Survey finds sharp increase in teen use of HGH

July 23, 2014 by David Crary
In this April 27, 2014 photo provided by Donald Hooton Sr., Donald Hooton Jr. addresses players at the USA Football regional football camp about the potential dangers of using performance-enhancing substances at the Houston Sports Park in Houston. Experimentation with human growth hormones by America's teens more than doubled in the last year, according to a large-scale national survey. Hooton works for the Taylor Hooton Foundation, named after his brother, Taylor, a 17-year-old high school athlete whose suicide in 2003 was blamed by his family on abuse of steroids. (AP Photo/Donald Hooton Sr.)

(AP)—Experimentation with human growth hormones by America's teens more than doubled in the past year, as more young people looked to drugs to boost their athletic performance and improve their looks, according to a new, large-scale national survey.

In a confidential 2013 survey of 3,705 high school students, being released Wednesday by the Partnership for Drug-Free Kids, 11 percent reported using synthetic HGH at least once—up from about 5 percent in the four preceding annual surveys. Teen use of steroids increased from 5 percent to 7 percent over the same period, the survey found.

Travis Tygart, CEO of the U.S. Anti-Doping Agency, depicted the numbers as alarming but not surprising, given the extensive online marketing of performance-enhancing substances and near-total lack of any drug testing for high school athletes.

"It's what you get when you combine aggressive promotion from for-profit companies with a vulnerable target—kids who want a quick fix and don't care about health risk," Tygart said in an interview. "It's a very easy sell, unfortunately."

Nine percent of teen girls reported trying synthetic HGH and 12 percent of boys.

"A picture emerges of teens—both boys and girls—entering a largely unregulated marketplace (online and in-store) in which performance-enhancing substances of many varieties are aggressively promoted with promises of improved muscle mass, performance and appearance," said the report. "This is an area of apparently growing interest and potential danger to teens that cries out for stricter controls on manufacture and marketing."

Given the high cost of authentic HGH, it's possible that some of the teens who reported using it may in fact have obtained fake products. As the survey said, "It's very difficult to know what exactly is in the substances teens are consuming, or what the short and long-term impact on their health may be."

Steve Pasierb, president of the Partnership for Drug-Free Kids, said the motives of today's youthful dopers were different from the rebellious or escapist attitudes that traditionally accompanied teen drinking and pot-smoking.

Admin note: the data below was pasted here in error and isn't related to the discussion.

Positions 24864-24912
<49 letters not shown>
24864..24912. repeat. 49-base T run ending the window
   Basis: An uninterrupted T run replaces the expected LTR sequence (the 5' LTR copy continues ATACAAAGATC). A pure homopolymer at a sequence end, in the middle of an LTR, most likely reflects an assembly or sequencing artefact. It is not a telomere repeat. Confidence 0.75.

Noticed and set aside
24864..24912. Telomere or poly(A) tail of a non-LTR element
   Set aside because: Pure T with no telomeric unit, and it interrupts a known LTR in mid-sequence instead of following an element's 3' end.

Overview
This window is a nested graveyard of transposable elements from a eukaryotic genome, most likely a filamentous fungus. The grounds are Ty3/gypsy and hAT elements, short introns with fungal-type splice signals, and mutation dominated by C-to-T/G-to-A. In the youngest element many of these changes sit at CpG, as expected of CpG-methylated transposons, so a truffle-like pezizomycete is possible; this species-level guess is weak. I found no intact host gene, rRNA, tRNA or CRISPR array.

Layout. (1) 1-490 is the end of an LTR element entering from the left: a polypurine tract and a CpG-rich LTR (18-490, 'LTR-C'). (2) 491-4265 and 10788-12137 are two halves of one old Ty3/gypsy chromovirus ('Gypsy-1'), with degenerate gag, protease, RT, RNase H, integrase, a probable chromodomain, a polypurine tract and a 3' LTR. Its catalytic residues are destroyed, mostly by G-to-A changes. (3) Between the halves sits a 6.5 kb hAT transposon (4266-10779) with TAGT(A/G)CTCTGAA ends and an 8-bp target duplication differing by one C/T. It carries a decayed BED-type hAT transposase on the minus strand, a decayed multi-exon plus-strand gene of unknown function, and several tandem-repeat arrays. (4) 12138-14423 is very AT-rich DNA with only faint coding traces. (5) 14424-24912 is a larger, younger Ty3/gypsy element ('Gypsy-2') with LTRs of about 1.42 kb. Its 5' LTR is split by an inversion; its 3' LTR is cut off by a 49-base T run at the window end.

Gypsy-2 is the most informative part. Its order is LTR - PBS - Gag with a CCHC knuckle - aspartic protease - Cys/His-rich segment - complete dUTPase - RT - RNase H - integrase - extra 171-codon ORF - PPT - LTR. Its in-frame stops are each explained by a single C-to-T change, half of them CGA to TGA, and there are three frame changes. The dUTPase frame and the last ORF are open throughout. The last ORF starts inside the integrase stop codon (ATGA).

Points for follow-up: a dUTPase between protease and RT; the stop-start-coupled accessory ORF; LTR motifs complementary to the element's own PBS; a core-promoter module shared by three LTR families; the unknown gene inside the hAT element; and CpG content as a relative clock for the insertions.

"This is about how you feel, how you look," Pasierb said. "They're doing this thing to get ahead. ... Girls want to be thin and toned. For a lot of boys, it's about their six-pack."

He urged parents to talk candidly with their children about the dangers of performance-enhancing substances, but to avoid moralizing.

"It's not about illegality, or whether you're a good parent or bad parent," he said. "It's a health issue. These substances literally alter your body."

Pasierb said coaches have a key role in combatting doping. Some are vigilant, others oblivious and perhaps a third are prepared to tolerate doping in the interests of winning, he said.

The new survey noted that the upsurge in teen HGH use occurred even as famous athletes were caught up in high-profile doping cases. Last August, Major League Baseball punished Alex Rodriguez with a lengthy suspension after investigating his use of performance-enhancing drugs. A few months earlier, Lance Armstrong admitted in a TV interview to doping throughout his cycling career.

One of Armstrong's former teammates is Tyler Hamilton, who was forced to return his 2004 Olympic gold medal after being found guilty of doping. In recent public appearances, Hamilton has implored young athletes to resist the temptation to dope.

"There's so much pressure on winning—it's tough for these kids to stay true to themselves," he said. "I can't change every kid's mind, but if I can do my part and other people do their part, we can beat this monster."

Tygart, who as USADA's chief oversaw investigations of Armstrong and Hamilton, noted that stringent testing regimens are an increasingly effective deterrent to doping among athletes in major pro sports and in international competitions.

"But most young athletes are not in any testing program, and their chance of getting caught is zero," he said. "When left unchecked, the win-at-all-cost culture will take over and athletes will make the wrong decision."